Gaba Regulates Synaptic Integration of Newly Generated Neurons in the Adult Brain
by Zamazimba Madi
Adult neurogenesis is the process in which neurons are generated from neural stem cells in the adult, it is a form of structural neuroplasticity and emphasizes regenerative ability of the adult mammalian brain. It is known that neuronal activity regulates adult neurogenesis and, new neurons contribute to specific brain functions. It is unknown how the integration of these new neurons into the existing functional neuronal circuits is regulated. Expect to see that newborn granule cells are tonically activated by ambient GABA (γ-aminobutyric acid, an inhibitory neurotransmitter in the central nervous system) before sequential innervation by GABA- and glutamate-mediated synaptic inputs. GABA initially depolarizes newborn neurons owing to their high cytoplasmic chloride content. In vivo, GABA-induced depolarization converted into hyperpolarization in newborn neurons results in marked defects in synapse formation and dendritic development. The purpose of this study was to establish the role of GABA in the synaptic integration and proposes a mechanism for the regulation of adult neurogenesis.
DEVELOPMENT OF NEWBORN CELLS IN THE ADULT MICE
Thus, new-born cells are tonically activated by ambient GABA before any detectable phasic or synaptic activation, and we can conclude that new-born cells in the adult brain, as in neonates, first receive tonic GABA activation, then GABA-mediated synaptic inputs and finally glutamate-mediated synaptic inputs.
NATURE OF GABA-INDUCED ACTIVATION IN NEWBORN CELLS IN THE ADULT BRAIN
GABA initially depolarizes new-born cells in the adult brain. Tonic GABA activation led to hyperpolarization of NKCC1- shRNA [sodium (Na), potassium (K), chloride (Cl) co-transporter 1- short/small hairpin RNA (an artificial RNA molecule with a tight hairpin turn that can be used to silence target gene expression via RNA interference its expression in these cells is usually achieved through the delivery of plasmids or viral or bacterial vectors. See image (Sliva & Schnierle, 2010)) expressing cells in contrast to depolarization on the control new-born cells. GABA depolarizes new-born cells during initial development due to their high chloride ion concentration from the expression of NKCC1. Therefore, tonic GABA activation not only depolarizes new-born cells but is also the bulk of GABA-induced activation during initial integration when phasic or synaptic GABA activation is weaker than tonic activation or does not exist.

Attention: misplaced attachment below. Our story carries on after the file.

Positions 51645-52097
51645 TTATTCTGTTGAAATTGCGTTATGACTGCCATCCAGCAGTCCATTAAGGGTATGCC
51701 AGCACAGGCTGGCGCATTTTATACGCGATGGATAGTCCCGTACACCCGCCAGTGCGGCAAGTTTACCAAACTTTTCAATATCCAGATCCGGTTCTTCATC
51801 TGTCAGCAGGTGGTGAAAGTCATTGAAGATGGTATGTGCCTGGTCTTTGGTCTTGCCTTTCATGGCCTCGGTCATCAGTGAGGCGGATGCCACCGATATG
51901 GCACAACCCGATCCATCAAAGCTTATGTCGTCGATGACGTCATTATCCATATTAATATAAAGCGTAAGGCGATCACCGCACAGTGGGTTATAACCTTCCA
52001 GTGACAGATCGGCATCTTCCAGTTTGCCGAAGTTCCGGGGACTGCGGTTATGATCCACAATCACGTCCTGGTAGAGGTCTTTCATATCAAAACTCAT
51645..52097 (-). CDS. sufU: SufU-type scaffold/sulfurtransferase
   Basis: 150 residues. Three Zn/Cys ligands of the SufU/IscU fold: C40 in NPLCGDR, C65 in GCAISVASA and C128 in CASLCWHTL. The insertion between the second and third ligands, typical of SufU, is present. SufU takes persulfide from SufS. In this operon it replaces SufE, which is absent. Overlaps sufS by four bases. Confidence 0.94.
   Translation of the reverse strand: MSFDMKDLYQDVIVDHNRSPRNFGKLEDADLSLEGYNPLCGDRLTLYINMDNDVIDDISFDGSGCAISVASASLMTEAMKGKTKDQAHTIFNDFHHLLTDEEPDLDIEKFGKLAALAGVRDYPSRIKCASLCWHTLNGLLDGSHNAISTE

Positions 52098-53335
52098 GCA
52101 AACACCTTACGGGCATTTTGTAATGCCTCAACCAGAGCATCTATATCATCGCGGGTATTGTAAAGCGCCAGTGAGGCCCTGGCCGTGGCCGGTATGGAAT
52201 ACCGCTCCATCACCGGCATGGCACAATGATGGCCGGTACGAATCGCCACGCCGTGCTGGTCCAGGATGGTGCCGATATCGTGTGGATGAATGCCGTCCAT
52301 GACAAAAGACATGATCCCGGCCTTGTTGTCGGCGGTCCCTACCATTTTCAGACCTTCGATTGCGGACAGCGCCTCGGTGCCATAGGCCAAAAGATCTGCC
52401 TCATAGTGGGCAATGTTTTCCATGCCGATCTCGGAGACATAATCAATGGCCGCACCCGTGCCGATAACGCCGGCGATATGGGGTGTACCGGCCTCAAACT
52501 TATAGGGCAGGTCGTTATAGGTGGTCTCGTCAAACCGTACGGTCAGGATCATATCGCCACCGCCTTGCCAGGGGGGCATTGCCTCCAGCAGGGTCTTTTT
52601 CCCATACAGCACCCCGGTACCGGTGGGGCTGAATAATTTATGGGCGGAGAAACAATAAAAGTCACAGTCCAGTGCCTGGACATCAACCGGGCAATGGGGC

SYNAPTIC INTEGRATION OF NEWBORN CELLS IN THE ADULT BRAIN
There are defects in the formation of GABA-mediated synapses by NKCC1-shRNA-expressing cells. Results show that postsynaptic currents and spontaneous synaptic currents were detected in NKCC1-shRNA-expressing cells halfway through the experiment, and the percentage of cells recorded with postsynaptic currents was largely reduced two weeks later. Therefore, there were no general defects in receptor expression at the synapses.
DENDRITIC DEVELOPMENT OF NEWBORN CELLS IN THE ADULT BRAIN
NKCC1-shRNA expressing cells had marked defects in dendritic arborization i.e., total dendritic length, branch number and complexity were reduced. Therefore, GABA-induced depolarization regulates the dendritic development of new-born neurons in the adult brain.
In conclusion, the integration of newborn neurons into existing functional circuitry involves tonic GABA activation to GABA-mediated synaptic innervation, then glutamate-mediated synaptic innervation. GABA initially depolarizes newborn neurons, as it would neonatal neurons because of their high cytoplasmic chloride ion content from NKCC1 expression. Converting GABA-induced excitation into inhibition leads to marked defects in the development of GABA- and glutamate-mediated synapses and dendritic development in newborn neurons. Tonic GABA activation depolarizes newborn neurons and phasic activation non-existent or weaker. A possible mechanism was proposed for activity-dependent regulation of adult neurogenesis i.e., through new neurons that sense neuronal network activities through local ambient GABA levels before receiving synaptic innervations. The results from this experiment can be applied stem cell cell-replacement therapy for neurodegenerative diseases.
Ge, S., Goh, E.L., Sailor, K.A., Kitabatake, Y., Ming, G.L. and Song, H., 2006. GABA regulates synaptic integration of newly generated neurons in the adult brain. Nature, 439(7076), pp.589-593.
Sliva, K. and Schnierle, B.S., 2010. Selective gene silencing by viral delivery of short hairpin RNA. Virology journal, 7(1), pp.1-11.